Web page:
"The financial meltdown has made it impossible to ignore the blatant irrationality of global capitalism. In the fight against Aids, hunger, lack of water or global warming, we may recognise the urgency of the problem, but there is always time to reflect, to postpone decisions. The main conclusion of the meeting of world leaders in Bali to talk about climate change, hailed as a success, was that they would meet again in two years to continue the talks. But with the financial meltdown, the urgency was unconditional; a sum beyond imagination was immediately found. Saving endangered species, saving the planet from global warming, finding a cure for Aids, saving the starving children ... All that can wait a bit, but 'Save the banks!' is an unconditional imperative which demands and gets immediate action. The panic was absolute. A transnational and non-partisan unity was immediately established, all grudges among world leaders momentarily forgotten in order to avert the catastrophe. (Incidentally, what the much-praised 'bi-partisanship' effectively means is that democratic procedures were de facto suspended.) The sublimely enormous sum of money was spent not for some clear 'real' task, but in order to 'restore confidence' in the markets - i.e. for reasons of belief. Do we need any more proof that Capital is the Real of our lives, the Real whose demands are more absolute than even the most pressing demands of our social and natural reality?"

Michael Sandel has long argued that the market values imposed by this "Real of our lives" are not neutral, and that we should be wary of allowing markets to deal with questions once the focus of what Kant called the "Public Use of Reason." He uses examples ranging from paid prison-cell upgrades, access to car-pool lanes for a fee, and commercial surrogacy to demonstrate that, when markets take over, they impose value sets which we might not be comfortable with. Sandel warns of two main problems with market value sets:

  • they tend towards coercion of those who are vulnerable (commercial surrogacy outsourced to the developing world being an example here); and
  • they overtake "non-market" norms (undermining normal civic rules, such as access to the car-pool lane for a cost, being an example here).

Recall Zizek's observation with which I began: "Every technological innovation is always first presented like this, emphasizing its health or humanitarian benefits, which function to blind us to the more ominous implications and consequences." In view of the analysis above, I would suggest that any major intervention in public life - especially in the technology and health domains - should be considered in a way that unmasks its "more ominous implications and consequences." This should be done in a way that overcomes a naivety which does not recognise the ideological backdrop of our current context.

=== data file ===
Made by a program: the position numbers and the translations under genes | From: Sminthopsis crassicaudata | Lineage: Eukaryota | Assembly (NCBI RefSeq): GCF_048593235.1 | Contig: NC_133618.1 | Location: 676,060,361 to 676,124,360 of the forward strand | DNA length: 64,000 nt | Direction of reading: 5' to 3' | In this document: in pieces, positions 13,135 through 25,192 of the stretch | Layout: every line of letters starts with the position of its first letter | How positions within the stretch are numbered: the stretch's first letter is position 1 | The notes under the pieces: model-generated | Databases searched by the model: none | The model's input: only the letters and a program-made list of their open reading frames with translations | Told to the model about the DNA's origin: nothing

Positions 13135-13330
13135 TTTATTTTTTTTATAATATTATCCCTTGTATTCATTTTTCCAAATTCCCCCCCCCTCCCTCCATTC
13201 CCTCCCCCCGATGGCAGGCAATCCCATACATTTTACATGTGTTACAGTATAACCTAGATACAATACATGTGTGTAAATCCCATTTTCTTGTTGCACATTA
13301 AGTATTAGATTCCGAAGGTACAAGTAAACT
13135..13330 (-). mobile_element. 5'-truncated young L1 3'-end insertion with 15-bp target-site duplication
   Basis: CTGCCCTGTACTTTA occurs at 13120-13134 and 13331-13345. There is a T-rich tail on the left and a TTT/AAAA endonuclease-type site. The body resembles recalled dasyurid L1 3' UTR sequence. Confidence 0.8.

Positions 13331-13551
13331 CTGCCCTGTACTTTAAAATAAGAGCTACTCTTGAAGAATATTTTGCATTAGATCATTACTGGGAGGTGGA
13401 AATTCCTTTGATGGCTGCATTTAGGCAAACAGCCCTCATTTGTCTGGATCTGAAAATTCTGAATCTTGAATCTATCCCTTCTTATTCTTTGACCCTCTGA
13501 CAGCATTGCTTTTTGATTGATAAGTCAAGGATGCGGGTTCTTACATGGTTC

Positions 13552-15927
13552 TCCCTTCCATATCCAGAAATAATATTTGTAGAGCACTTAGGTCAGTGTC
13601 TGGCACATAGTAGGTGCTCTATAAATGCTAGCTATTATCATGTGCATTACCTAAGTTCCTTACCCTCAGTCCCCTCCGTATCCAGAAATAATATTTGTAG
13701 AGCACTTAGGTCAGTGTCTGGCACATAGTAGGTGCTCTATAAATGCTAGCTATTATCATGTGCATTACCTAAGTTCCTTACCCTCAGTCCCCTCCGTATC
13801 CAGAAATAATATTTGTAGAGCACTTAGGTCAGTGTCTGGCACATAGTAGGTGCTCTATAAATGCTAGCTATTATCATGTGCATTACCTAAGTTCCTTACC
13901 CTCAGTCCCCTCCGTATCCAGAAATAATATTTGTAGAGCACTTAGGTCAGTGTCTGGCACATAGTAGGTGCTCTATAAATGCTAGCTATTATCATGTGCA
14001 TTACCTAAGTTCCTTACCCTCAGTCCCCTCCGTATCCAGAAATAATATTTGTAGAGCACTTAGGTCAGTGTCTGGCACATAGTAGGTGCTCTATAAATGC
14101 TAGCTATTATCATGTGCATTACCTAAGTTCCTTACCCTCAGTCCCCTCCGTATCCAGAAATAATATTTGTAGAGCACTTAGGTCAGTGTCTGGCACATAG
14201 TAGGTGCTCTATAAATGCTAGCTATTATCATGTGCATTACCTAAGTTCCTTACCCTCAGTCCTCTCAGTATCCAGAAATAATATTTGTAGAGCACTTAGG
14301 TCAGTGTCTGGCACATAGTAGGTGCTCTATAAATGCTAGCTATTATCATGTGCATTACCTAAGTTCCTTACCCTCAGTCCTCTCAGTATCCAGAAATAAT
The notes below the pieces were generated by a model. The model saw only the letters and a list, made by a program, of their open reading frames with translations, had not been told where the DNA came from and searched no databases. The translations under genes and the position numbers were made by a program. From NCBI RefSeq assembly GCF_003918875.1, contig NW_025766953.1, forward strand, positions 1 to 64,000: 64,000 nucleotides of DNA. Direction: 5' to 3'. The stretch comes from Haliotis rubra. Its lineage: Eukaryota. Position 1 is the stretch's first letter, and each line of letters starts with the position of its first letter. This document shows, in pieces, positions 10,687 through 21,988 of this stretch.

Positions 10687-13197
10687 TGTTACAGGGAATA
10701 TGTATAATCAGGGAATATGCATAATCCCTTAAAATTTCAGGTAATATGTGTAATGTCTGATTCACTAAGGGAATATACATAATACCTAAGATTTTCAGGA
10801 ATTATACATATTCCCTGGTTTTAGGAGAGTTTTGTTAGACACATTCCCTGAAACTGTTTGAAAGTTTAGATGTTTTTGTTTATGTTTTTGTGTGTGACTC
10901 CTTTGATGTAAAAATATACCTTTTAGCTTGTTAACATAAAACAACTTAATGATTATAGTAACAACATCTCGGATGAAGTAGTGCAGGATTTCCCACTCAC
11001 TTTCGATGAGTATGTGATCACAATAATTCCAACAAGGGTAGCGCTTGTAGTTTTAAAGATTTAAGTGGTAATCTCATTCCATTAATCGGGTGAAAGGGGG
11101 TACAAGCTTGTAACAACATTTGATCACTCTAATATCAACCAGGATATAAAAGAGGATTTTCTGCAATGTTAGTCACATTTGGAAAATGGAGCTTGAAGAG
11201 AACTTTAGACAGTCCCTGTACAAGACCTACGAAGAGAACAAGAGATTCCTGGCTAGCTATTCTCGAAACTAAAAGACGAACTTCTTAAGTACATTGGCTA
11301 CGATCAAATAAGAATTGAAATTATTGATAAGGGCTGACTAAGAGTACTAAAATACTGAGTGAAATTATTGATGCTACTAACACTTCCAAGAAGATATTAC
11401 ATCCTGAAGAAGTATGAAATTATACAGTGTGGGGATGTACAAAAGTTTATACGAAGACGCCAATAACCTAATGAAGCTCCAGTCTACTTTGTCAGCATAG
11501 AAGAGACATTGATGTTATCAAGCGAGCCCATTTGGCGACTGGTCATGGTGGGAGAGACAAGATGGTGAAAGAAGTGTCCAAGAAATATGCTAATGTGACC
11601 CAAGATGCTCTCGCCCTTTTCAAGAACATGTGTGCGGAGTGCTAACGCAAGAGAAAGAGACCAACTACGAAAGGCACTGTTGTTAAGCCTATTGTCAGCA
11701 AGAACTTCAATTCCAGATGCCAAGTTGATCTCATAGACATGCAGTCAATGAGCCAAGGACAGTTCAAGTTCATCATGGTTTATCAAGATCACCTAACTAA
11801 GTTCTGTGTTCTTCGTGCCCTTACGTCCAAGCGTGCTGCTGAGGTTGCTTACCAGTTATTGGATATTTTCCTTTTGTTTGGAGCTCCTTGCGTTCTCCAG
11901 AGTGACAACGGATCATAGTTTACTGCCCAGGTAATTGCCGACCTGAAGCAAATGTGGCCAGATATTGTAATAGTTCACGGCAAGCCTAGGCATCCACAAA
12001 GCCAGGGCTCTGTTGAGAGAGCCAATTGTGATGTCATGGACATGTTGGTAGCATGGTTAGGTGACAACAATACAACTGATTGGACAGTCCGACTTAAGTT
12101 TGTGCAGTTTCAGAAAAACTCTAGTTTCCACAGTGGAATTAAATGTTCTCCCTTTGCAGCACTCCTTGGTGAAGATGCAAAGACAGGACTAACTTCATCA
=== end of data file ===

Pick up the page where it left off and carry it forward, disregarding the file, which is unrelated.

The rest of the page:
To undertake such a consideration, one assumption should be held along with two questions which flow from it. The assumption is that at some point the primary value set of profit-raising will overcome in a direct way, or at a minimum effect a qualitative change in an indirect way, the original intentions for which an intervention was proposed. And the questions are:

  1. What would the likely outcomes of our intervention be when this happens?
  2. Are we willing to accept such outcomes?

My purpose here is to apply this assumption and these questions to the current debates surrounding PAS-E. I recognise I am moving into a difficult area of debate in so doing, and so wish to make a number of things clear.

First, I am not here concerned with the explicitly articulated intent of those seeking legalised PAS-E in Australia or elsewhere, which is the noble intent of reducing suffering. As has been made clear already, the analysis above is applied regardless of the intent of those who seek after an intervention in public life. In the context of this analysis it really does not matter what that intention is; the point is that once the intention makes itself present in public life, it will inevitably be appropriated by the value set of our predominant ideology.

Second, in this article I do not discuss whether PAS-E are ethical in and of themselves - or, to put it differently, an appropriate expression of the intent to reduce suffering. That debate continues, and the various positions are well-known and summarised in Appendix 7 of the Parliament of Victoria's Final Report for their Inquiry into End of Life Choices. The following analysis has nothing to do with whether one is a proponent or opponent to the proposed legislation - it should be dealt with as part of the debate for both sides.

Third, the proposed legislation in Victoria (and now New South Wales) which flows from this intention is not market-based, and includes measures which are designed to protect moral standards, such as freedom of decision-making, the avoidance of coercion and protective measures for vulnerable persons. The inclusion of such measures is also not the point here; their effectiveness in our ideological context is.

So, what happens when the first of our questions is applied to PAS-E? On this, we should note that the many safeguards and protections being built into the legislation at present will likely continue to operate while things function smoothly. However, we should reject any argument which would suggest that the inclusion of safeguards undermine the relevance of questioning proposed as above. As Zizek's example of the GFC shows, it is not only possible but proven that market values will overcome more noble ones when push comes to shove.